Sunday, 22 May 2011

the great white silence

I watched Herbert Ponting's film of the British Antarctic Expedition of 1910-12 at the cinema today, where Capt. Robert Falcon Scott led the attempt to be the first to reach the South Pole. Newly restored by the BFI, the film is certainly worth seeing if you have the chance. It's redolent with an outdated version of English patrioism and heroism, but that is probably to be expected considering this was the officially sanctioned document of the expedition.

But watching it in the light of more recent criticism of Scott's strategies, notably the excellent I may be some time by Frances Spufford, the expedition's use of Siberian ponies and a forerunner to the tank to haul loads looked foolish even before they set out on their journey across the empty continent. The dogs, however, look brilliantly adapted to the task, relishing the work in the way the horses never would. Had they used the dogs to pull the sleds, they'd likely have survived to tell the tale - though perhaps we'd not still be thinking of them had the story had such a banal ending - simply coming second to the Norwegians. Amundsen in many ways deserved to reach the pole first, being less arrogant that he might "conquor" the antarctic wilderness, and humble enough to employ the survival techniques of indigenous peoples of the polar regions, rather than bringing in European style expedition tactics.


One can't help but think, "these men would soon die" when watching the film. Like all old photographs, they're infused with a sense of mortality, but our knowledge of the outcome of the expedition makes the sense of pathos palpable. In the end, they would die stormbound in their tent a mere 11 miles from the safety of "one ton depot". At the beginning of the film as they set sail from New Zealand, they look so strong and potent that failure must have seemed inconceivable to those around them.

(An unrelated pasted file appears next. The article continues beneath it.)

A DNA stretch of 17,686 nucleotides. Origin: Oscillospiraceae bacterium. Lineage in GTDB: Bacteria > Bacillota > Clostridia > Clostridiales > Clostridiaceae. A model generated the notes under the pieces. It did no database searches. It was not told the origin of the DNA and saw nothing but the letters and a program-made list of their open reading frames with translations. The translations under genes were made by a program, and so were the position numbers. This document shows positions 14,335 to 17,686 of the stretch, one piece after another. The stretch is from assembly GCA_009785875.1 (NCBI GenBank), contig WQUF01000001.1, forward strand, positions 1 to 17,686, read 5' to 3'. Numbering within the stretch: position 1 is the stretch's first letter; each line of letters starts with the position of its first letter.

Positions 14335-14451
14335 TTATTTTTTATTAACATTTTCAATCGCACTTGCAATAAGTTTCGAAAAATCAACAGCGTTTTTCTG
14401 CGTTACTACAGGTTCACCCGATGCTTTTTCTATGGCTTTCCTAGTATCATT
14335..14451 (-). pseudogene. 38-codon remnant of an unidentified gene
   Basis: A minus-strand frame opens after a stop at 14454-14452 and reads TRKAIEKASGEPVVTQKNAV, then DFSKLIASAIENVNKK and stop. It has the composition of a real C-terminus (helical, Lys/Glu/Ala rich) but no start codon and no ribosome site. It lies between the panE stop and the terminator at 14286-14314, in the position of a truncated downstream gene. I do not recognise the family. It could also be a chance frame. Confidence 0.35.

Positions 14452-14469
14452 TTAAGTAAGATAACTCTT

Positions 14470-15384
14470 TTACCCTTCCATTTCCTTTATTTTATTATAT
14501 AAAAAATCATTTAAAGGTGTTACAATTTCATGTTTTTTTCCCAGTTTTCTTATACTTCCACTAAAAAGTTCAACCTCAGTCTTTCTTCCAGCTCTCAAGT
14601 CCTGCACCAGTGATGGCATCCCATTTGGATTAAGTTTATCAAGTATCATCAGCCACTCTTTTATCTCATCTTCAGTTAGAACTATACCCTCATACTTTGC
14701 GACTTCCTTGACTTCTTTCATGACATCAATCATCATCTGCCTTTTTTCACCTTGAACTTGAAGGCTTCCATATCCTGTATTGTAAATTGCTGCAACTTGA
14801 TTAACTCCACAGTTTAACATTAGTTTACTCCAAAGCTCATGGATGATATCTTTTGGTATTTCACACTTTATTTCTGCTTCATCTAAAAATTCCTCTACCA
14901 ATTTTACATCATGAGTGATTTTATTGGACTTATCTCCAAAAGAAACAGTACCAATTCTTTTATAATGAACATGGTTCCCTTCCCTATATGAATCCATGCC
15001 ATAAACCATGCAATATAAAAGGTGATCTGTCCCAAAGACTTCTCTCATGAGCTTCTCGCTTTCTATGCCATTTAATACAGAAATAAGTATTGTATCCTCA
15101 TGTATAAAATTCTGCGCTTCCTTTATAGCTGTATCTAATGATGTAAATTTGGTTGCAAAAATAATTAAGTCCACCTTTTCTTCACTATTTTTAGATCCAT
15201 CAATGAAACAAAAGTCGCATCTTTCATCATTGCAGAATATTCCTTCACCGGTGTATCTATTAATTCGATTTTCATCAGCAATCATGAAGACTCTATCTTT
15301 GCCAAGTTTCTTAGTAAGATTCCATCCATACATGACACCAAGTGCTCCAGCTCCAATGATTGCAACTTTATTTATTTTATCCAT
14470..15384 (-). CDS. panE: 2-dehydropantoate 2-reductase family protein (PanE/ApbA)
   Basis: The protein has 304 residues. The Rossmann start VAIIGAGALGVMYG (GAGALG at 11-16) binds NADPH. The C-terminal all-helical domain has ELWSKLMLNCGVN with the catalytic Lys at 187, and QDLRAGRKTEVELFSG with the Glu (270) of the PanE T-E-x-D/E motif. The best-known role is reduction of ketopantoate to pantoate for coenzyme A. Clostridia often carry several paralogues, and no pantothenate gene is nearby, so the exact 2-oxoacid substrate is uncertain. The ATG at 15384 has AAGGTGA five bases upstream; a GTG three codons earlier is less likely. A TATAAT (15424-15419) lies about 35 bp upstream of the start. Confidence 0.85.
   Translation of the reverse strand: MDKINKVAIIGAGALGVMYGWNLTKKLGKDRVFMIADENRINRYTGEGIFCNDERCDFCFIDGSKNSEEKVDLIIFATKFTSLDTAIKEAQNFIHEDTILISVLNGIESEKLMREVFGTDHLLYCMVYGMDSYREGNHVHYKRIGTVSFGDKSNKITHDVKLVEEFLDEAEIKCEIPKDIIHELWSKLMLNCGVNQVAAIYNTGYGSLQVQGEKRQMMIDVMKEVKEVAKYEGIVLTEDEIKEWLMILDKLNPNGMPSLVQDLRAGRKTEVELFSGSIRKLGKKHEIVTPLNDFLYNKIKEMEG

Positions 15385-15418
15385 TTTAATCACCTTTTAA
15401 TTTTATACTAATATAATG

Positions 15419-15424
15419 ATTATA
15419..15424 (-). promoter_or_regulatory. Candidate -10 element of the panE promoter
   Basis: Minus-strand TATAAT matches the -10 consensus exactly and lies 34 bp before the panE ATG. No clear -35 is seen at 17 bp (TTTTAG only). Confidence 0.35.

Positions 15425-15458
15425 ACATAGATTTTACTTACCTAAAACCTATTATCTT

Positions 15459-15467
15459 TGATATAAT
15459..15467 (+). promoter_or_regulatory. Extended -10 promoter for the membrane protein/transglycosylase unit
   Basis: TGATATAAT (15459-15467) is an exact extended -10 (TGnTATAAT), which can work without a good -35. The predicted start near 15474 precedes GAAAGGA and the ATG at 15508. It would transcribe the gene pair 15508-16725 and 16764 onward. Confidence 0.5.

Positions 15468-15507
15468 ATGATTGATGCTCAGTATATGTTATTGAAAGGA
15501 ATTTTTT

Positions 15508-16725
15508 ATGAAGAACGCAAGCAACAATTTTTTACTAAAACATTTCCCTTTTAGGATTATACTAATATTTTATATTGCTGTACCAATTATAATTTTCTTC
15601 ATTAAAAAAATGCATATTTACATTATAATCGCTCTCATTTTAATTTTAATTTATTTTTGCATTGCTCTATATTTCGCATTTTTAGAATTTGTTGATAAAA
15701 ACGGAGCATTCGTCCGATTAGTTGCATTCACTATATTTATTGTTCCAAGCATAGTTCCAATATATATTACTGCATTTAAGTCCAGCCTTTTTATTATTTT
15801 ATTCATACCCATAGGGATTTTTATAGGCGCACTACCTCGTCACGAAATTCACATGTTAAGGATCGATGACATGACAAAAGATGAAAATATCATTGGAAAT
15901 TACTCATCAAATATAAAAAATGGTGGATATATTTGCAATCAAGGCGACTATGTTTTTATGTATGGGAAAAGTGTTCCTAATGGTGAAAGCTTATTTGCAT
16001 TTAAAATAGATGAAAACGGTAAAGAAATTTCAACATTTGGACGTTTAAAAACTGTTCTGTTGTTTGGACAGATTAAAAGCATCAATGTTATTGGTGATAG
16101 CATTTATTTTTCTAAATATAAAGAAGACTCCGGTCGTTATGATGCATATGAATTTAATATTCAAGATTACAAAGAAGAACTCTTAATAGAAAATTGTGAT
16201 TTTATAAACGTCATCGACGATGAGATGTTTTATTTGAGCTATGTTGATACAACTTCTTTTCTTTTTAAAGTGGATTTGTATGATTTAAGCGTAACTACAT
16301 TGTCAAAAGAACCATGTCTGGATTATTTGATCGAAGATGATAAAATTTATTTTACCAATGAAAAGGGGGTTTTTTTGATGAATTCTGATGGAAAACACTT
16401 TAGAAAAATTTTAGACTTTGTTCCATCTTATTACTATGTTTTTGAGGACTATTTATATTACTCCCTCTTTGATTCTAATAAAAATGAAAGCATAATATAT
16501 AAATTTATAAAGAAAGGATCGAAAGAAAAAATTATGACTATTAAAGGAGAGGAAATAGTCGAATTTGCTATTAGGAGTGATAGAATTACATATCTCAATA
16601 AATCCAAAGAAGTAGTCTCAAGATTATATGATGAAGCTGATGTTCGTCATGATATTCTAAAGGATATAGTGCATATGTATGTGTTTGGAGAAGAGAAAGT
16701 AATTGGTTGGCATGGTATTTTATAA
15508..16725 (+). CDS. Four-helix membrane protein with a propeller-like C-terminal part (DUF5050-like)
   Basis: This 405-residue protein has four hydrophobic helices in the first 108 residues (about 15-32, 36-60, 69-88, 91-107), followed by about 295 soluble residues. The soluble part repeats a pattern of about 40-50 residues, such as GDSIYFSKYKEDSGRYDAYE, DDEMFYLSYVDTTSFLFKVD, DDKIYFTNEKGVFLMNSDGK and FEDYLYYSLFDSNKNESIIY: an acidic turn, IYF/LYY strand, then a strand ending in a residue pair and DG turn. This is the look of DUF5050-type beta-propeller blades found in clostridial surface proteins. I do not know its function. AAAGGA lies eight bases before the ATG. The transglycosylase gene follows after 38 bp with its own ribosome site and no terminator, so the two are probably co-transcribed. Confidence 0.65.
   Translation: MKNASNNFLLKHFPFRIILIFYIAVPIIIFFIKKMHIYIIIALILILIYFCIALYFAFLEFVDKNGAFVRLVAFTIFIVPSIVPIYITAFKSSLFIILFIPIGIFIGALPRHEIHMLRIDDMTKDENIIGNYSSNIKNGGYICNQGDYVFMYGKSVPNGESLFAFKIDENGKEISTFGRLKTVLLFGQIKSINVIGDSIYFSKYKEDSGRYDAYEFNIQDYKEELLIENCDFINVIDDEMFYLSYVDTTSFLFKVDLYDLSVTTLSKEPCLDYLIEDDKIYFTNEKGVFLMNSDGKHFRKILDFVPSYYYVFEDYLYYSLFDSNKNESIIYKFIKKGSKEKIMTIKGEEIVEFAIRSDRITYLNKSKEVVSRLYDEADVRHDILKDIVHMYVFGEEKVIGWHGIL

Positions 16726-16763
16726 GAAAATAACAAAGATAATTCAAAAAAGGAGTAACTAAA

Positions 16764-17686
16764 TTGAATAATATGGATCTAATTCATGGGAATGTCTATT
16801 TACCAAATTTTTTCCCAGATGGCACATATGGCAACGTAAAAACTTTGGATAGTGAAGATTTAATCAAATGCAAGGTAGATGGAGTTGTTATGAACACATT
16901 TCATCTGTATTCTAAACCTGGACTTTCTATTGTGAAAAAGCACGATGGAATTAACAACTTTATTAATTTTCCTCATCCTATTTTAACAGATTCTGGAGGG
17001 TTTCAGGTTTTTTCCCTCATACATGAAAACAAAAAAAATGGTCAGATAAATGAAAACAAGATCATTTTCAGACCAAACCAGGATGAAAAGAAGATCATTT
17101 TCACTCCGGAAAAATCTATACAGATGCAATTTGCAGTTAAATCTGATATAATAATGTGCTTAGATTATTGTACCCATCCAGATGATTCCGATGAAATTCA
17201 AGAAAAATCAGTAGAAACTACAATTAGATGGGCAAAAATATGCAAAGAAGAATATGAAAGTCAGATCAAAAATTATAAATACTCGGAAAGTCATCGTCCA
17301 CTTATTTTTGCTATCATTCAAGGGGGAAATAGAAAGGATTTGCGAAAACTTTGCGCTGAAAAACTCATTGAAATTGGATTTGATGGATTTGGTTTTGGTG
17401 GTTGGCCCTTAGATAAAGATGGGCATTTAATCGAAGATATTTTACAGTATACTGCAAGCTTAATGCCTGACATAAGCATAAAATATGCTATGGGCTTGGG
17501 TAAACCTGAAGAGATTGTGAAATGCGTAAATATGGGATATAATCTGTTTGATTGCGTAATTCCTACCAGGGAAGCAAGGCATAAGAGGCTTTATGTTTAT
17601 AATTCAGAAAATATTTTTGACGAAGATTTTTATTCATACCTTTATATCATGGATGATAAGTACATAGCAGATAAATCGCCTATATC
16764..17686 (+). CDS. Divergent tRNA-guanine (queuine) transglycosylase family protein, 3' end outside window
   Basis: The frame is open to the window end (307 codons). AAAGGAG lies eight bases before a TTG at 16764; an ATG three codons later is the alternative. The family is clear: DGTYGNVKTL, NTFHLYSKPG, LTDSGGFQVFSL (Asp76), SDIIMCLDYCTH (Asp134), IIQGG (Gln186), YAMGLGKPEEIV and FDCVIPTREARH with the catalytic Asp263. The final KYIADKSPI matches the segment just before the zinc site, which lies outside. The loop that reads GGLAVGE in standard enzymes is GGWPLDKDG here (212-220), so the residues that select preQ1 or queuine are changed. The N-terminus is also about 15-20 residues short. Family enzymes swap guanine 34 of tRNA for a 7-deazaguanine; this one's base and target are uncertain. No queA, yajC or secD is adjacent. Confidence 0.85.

What perhaps surprised me more about the film though, was the use of colour filters (not unlike the gel overlays in the 1925 Lon Chaney version of The Phantom of the Opera), creating different atmospheres for time of year, quality of light, and location. Even more noteworthy, I think, are the little animated sequences that appear to, at first, be time lapse views from high up of the sleds being manhauled over the Beardmore Glacier, but which soon become clearly made in a studio once Ponting got back home. The're a little comic, with their jerky movements, looking like bizarre dolls house props, but I found them interesting all the same. I was strangely reminded of Sonja Braas' forces series, when looking at these sections.

Sonja Braas, Forces No 10, 2002, c-print behind diasec

I did find the extended footage of the penguins a little tiresome (Werner Herzog truly got it right in Encounters at the End of the World), and their anthropomorphism in Ponting's intercut text/narrative irked a little, but there's no doubting that this is an exceptionally privileged account of an adventure and tragedy made with great skill and beauty.

Friday, 20 May 2011

dirtying the paper delicately

Attending a meeting at work yesterday where staff were assembled to talk about drawing, I heard the wonderful phrase "dirtying the paper gently" used in describing the act of drawing. Stephen Farthing, our guest who had the previous day given a lecture on drawing (which I missed, sadly), borrowed the phrase from Ruskin. In fact, Ruskin said that "all art is but dirtying the paper delicately" in The Elements of Drawing. It seems to be such a wonderfully poetic description for the activity that forms the majority of my creative practice, particularly the recent works using powdered graphite such as Gravesend and Grindelwald

Here too, is another work by Ruskin, one of many pieces he created in Chamonix in the French Alps, and another which shows his interest in geology. Indeed, in Modern Painters, Ruskin displays an obsessive attention to classifying every detail and permutation of rock formation and landscape feature, all dirtying the paper delicately.

John Ruskin, Cascade de la Folie, Chamonix, 1849
pen & ink, watercolour and bodycolour on paper

John Ruskin, Aguille structure, 1856
(engraved by JC Armytage)

Tuesday, 17 May 2011

the mountains of Holland base camp

Thomas A Clark, 2011
Feeding my love of art referencing mountains, with thanks to Peter Foolen and Tom Clark.

Tuesday, 10 May 2011

the fram

Blankets from the cabin of The Fram. L Punton 2006/2011
The Fram carried both Nansen and Amundsen on their expeditions to the poles and occupies a unique position in the history of exploration, being the ship with the record of sailing both furthest north and furthest south. Visiting the Fram a few years back in Oslo, I found myself fascinated by the minutiae of it's interior, rather than it's great bulk. The details somehow suggest more of the history of it's occupants.